I know that February is a short month, but this year it seems to have flown by. Life is gradually getting back to normal now we seem to be on top of this current strain of Covid, although, as I discovered when I went to the hairdresser recently, we still need to wear face masks there. Not a problem as being a hoarder who keeps everything in my bag I still have one squirrelled away there. Going into pubs and restaurants and not having to scan the QR code or wear a mask was something we could only dream of last year. Now it feels so good to be finally getting back to some semblance of normality.
In contrast to January, February has been a wet and windy month, with Dudley, Eunice and Franklin each taking turns to use the UK as a punch bag, bringing with them rain and record high winds. Our road got off quite lightly – a couple of fences down, a few roof tiles, and in our case, the loss of a TV aerial. These dark, grey days make me think more and more about the summer months – warm weather, barbeques, relaxing in the garden with wine and trips to the coast. This year we are spending our holidays in the UK with staycations in Suffolk, the North West (Lake District and Yorkshire Dales) and, of course, Cornwall. In between there’s an opportunity for days out and, of course, there are our daily walks, which began when I was discharged from hospital in March 2020.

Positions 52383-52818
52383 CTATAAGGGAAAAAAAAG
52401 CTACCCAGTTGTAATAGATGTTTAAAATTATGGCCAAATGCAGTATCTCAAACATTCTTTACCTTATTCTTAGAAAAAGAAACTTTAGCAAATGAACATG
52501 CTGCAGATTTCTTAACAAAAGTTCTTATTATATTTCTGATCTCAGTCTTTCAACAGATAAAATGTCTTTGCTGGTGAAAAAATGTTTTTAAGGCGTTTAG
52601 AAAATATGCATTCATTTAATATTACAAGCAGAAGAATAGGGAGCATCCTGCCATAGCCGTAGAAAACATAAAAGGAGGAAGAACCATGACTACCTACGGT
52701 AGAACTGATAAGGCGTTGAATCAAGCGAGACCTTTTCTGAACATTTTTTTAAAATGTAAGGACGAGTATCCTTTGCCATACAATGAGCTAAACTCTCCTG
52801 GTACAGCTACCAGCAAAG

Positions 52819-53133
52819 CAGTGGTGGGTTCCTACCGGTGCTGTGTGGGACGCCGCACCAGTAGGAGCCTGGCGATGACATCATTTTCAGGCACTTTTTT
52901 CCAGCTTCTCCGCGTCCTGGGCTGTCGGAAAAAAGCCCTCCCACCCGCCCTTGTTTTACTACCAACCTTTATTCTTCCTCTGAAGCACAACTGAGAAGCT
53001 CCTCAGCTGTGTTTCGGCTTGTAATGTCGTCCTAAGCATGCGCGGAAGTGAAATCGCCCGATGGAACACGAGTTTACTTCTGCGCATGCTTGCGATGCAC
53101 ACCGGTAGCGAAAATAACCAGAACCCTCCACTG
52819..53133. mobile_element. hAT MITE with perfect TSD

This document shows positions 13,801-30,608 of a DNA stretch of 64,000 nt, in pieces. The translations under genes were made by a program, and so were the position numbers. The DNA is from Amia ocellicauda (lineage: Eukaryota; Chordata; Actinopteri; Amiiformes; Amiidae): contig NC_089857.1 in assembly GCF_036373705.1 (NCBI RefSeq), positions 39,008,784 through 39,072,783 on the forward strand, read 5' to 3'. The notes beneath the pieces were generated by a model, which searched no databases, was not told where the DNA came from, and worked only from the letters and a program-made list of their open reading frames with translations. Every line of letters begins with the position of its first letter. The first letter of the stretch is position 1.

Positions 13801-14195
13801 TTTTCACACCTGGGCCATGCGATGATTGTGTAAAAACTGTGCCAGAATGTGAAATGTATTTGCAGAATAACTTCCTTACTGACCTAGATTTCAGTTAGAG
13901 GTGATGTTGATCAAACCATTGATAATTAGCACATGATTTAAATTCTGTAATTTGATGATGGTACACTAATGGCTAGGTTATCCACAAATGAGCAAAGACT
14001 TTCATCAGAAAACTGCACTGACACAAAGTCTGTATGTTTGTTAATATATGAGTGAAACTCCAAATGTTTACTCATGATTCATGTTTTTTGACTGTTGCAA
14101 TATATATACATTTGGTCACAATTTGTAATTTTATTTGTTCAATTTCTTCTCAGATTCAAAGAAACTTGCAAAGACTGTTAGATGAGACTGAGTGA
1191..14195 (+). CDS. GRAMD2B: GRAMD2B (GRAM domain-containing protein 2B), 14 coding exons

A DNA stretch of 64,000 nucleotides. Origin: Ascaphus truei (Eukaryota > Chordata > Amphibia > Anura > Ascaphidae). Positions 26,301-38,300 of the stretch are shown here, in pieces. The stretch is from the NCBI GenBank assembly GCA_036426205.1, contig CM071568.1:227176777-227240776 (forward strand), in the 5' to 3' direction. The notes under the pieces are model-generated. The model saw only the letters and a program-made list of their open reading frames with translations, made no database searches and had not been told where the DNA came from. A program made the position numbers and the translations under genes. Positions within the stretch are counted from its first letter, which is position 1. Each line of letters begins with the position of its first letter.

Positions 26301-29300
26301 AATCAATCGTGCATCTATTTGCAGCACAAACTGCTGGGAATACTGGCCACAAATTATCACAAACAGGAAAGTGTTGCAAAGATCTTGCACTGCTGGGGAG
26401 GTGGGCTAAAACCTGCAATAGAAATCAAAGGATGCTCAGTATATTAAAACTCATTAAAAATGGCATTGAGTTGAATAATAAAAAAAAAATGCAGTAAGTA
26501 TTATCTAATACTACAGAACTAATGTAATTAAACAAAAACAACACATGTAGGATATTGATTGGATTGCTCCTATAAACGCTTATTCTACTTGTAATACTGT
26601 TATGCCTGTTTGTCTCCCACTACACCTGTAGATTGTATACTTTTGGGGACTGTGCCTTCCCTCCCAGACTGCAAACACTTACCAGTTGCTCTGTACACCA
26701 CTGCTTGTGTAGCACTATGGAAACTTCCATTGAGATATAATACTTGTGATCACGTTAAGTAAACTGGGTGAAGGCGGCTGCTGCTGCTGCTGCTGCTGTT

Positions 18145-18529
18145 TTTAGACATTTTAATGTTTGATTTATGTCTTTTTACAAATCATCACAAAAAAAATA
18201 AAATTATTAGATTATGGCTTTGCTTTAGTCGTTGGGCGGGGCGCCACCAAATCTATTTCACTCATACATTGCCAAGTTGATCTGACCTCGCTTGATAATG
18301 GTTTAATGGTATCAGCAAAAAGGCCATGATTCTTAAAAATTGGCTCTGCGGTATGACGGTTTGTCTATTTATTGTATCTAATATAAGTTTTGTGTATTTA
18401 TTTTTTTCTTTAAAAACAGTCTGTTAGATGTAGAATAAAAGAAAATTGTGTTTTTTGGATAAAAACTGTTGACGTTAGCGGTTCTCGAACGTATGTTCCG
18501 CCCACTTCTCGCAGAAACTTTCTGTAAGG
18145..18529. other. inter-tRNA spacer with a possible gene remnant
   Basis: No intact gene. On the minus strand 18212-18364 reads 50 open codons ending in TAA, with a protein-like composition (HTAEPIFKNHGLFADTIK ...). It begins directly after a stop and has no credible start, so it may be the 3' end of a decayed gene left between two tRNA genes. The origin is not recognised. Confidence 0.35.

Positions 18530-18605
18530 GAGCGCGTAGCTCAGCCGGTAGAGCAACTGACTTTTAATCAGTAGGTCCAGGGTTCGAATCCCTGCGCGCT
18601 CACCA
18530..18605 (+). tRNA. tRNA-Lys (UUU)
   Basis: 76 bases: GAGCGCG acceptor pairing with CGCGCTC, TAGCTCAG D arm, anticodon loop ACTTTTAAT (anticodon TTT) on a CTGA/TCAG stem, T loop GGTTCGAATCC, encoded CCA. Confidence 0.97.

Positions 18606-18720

I’ve never been a regular walker. Maybe if we had owned a dog there would have been an incentive to pull on boots and get out into the fresh air. However, after major surgery and five days in hospital, I knew I needed to do something to get myself back to a decent level of health and fitness. Although keyhole surgery was a godsend and helped the recovery process, I was still weak and for the first couple of days simply ate, read or watched TV. My post op diet in hospital consisted mainly of pasta and rice pudding as they attempted to coax my digestive system back to normal. On on third day home, I knew it was time to stop being a couch potato and do something positive. Living on a hill gave me a challenge before I had even got out of the front door. On that first attempt, by the time I got to the top of the road I felt as if I had run a marathon. But the gauntlet had been thrown down and if there’s anything I love, it’s a challenge. The next day I managed another two or three hundred yards. Each day after that, I extended the walk, and a fortnight later could managed a substantial around the block walk. Spring 2020 brought with it some really good weather which saw me and my OH out every day, making the most of the wonderful open countryside which is only five minutes walk from home.
Currently we walk an hour each day, usually in the late afternoon, although I find mornings are less disruptive. If I can get out at, say 10.30, then prepare lunch, it gives me the whole of the afternoon to write. And, of course, each walk gives me time to think about where I am with my WIP and how best to move on from where I finished the day before. The current book, which is in two parts – set between six years ago and present day – is nudging 50,000 words and I have four more scenes before I reach the end of part one. I’m hoping part two will take me through to mid-April and then I’ll slip on my editing hat and the fun begins!
SOME OF OUR REGULAR WALKS
And finally, my book reads for February. I’ve given all of these four stars and I’ve posted reviews on Goodreads and Amazon.
So that’s all for now. See you in March, which is a month usually associated with the little chap below.